Common Mistakes

Common Mistakes

There are some common mistakes made before and during the bankruptcy process. Here is a short list of them:

  • Repaying money to relatives

    If you repaid a relative in the year before you filed for bankruptcy, court can require that person to return money distributed, and redistribute those funds equally to your creditors.

  • Hiding creditors

    List every person or company to which you owe money. You cannot discharge a debt that is not disclosed on your list.

  • Transferring Assets

    You cannot shift assets to a child's name or give them to a relative just before you file for bankruptcy.

  • Concealing Assets

    Bankruptcy laws require that you fully disclose all of all assets. The FBI fraud division, IRS auditors, and the U.S. Trustee examine bankruptcy filings. Even if your assets are not listed in your paperwork, they will be found. It is a federal crime-a-felony, to commit bankruptcy fraud. Do not attempt this.

  • Credit Consolidation

    The airwaves are inundated with consolidation companies promising to help you "avoid bankruptcy." However, even if you negotiate lower payments or restructure your debt outside of bankruptcy, your credit score will be adversely affected and you could incur tax liability. Remember, too, that "not-for-profit" doesn't mean "free." These organizations are often funded by banks and the credit card industry to try to collect as much money from you as possible.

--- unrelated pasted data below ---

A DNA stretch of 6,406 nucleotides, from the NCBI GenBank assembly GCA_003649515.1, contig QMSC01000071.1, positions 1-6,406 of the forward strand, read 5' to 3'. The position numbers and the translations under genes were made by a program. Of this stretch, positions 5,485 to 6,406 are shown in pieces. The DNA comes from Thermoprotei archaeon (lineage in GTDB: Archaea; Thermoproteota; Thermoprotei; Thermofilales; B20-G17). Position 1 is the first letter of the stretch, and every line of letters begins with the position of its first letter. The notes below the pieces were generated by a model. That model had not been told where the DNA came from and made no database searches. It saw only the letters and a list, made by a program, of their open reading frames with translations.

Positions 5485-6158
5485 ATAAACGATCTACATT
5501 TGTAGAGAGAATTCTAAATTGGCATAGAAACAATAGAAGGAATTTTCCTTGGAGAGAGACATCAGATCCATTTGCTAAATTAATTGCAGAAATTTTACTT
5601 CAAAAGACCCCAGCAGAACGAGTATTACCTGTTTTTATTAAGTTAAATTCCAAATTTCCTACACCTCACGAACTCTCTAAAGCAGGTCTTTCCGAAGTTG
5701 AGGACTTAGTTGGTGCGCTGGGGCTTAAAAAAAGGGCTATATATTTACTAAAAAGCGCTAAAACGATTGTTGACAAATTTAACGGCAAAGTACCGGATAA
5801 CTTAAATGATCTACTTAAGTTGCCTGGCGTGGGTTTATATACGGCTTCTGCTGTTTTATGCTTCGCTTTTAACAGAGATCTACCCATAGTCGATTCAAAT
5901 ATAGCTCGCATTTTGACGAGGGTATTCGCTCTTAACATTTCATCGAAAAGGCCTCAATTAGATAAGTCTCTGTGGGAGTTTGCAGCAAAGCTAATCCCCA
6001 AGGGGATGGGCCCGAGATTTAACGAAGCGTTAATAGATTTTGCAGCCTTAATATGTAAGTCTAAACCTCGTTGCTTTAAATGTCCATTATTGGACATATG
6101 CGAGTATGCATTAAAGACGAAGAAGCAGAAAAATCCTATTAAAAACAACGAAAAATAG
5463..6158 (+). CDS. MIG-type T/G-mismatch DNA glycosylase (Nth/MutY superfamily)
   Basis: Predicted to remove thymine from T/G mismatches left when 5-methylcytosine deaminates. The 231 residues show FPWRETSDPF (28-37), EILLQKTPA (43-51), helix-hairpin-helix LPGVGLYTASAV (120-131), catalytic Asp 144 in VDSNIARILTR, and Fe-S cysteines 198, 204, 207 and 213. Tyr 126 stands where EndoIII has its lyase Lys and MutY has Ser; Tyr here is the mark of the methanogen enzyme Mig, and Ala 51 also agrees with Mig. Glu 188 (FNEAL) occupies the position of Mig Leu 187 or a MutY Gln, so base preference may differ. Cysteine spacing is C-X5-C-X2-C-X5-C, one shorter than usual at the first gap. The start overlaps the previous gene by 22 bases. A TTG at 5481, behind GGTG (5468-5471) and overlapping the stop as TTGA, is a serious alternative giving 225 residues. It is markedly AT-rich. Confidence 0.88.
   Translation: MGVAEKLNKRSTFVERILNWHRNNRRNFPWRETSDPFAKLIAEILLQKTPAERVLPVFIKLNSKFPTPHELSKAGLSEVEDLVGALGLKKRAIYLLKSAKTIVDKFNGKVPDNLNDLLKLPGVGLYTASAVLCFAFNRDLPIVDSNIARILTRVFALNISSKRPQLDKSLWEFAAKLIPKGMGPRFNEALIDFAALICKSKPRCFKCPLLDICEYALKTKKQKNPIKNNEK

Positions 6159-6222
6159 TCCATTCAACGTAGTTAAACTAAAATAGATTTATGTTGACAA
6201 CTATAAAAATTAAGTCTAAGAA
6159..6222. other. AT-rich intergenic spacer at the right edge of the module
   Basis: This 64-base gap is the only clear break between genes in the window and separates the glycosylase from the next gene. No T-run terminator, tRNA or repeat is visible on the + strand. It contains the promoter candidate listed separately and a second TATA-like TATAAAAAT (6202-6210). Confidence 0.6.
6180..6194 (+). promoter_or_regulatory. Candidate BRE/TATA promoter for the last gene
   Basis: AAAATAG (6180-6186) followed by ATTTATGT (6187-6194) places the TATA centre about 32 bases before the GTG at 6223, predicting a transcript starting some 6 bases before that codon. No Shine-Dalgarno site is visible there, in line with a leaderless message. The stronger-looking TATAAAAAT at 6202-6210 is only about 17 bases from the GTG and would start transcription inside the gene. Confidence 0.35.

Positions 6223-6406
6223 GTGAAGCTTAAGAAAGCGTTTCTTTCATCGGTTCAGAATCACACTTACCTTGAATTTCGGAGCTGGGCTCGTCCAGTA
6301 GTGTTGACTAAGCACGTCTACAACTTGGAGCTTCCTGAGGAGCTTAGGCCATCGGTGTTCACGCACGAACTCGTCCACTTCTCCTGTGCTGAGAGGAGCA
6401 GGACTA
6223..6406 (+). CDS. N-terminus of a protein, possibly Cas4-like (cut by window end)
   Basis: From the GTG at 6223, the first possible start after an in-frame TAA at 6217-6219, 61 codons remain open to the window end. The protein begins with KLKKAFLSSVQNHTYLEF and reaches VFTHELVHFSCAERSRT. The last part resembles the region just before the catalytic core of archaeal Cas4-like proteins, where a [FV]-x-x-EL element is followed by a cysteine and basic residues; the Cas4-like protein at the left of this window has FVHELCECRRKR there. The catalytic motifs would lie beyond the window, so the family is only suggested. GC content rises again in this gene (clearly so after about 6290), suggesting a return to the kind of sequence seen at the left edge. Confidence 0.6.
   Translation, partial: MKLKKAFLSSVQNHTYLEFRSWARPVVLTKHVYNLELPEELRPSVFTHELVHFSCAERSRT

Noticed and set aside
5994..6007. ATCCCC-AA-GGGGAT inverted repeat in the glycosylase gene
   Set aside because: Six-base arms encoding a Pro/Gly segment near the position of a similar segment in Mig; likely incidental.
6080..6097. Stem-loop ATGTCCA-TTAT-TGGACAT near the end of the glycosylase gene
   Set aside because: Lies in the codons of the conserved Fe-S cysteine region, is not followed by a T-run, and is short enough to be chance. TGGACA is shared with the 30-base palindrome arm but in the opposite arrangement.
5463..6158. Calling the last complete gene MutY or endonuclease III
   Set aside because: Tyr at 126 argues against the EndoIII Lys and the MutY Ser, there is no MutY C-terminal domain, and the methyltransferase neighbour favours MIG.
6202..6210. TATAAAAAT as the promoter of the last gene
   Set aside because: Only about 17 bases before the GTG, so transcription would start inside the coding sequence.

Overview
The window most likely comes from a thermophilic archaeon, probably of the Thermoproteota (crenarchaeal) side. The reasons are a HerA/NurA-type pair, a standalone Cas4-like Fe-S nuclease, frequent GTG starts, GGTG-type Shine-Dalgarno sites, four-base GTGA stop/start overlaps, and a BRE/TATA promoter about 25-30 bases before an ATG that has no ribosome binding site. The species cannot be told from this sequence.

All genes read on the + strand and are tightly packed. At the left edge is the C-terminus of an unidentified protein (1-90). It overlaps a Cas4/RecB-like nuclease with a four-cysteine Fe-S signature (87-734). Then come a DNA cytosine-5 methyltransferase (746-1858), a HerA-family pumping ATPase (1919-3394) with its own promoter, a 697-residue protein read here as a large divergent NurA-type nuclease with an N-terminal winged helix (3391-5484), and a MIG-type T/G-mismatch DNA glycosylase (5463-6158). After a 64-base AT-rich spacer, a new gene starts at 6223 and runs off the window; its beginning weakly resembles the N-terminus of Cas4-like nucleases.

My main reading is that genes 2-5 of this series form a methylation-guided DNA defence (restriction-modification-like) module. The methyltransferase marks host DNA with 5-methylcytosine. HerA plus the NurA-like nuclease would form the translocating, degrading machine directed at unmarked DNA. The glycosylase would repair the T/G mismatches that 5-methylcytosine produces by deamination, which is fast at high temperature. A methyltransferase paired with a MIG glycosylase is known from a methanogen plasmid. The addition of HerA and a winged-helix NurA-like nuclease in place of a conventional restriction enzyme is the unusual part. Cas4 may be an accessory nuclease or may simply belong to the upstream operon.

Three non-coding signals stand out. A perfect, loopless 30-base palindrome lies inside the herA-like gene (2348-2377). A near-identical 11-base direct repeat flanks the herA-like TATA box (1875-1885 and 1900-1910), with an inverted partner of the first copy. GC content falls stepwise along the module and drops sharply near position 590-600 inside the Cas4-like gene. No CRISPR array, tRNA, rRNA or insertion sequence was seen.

• Introduction to Bankruptcy
    Do you need a fresh financial start? Are you being hounded by debt collectors? You are not alone. Almost 1.5 million individuals file personal bankruptcies every year in the U.S. It has been a long-standing element of American law that an individual can file for bankruptcy and obtain a fresh start...
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  • Types of Bankruptcy
    For individuals, there are two basic types of bankruptcies : chapter 7 and chapter 13. An individual may file for bankruptcy under Chapter 7, which is sometimes called "fresh start" or a "liquidation" bankruptcy. In a Chapter 7 bankruptcy, an individual may keep certain kinds of property (called "...
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  • Who Can File?
    Generally, anyone can file for bankruptcy. However, not everyone qualifies to file for a particular kind of bankruptcy. If you are an honest person who can't afford to pay your bills, you can qualify for bankruptcy. If you have previously filed for bankruptcy, it may affect your options. For...
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  • The Process
    There are eight common elements in obtaining a bankruptcy discharge (i.e., eliminating or reducing your debts, or planning their repayment), although the details of these may vary depending on your situation. The attorney you find through LegalZoom will help you with the entire process which takes...
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  • Pre-Bankruptcy Credit Counseling
    Before you can file for bankruptcy, you must first consult a nonprofit credit counseling agency approved by the United States Trustee's Office. This consultation may show you if there are alternatives bankruptcy that would work for you.
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  • Bankruptcy Reform
    Congress changed the bankruptcy laws significantly in 2005, making it more difficult for individuals to file for bankruptcy. However, bankruptcy relief remains available to those who qualify. Some important elements to the revised bankruptcy laws are:
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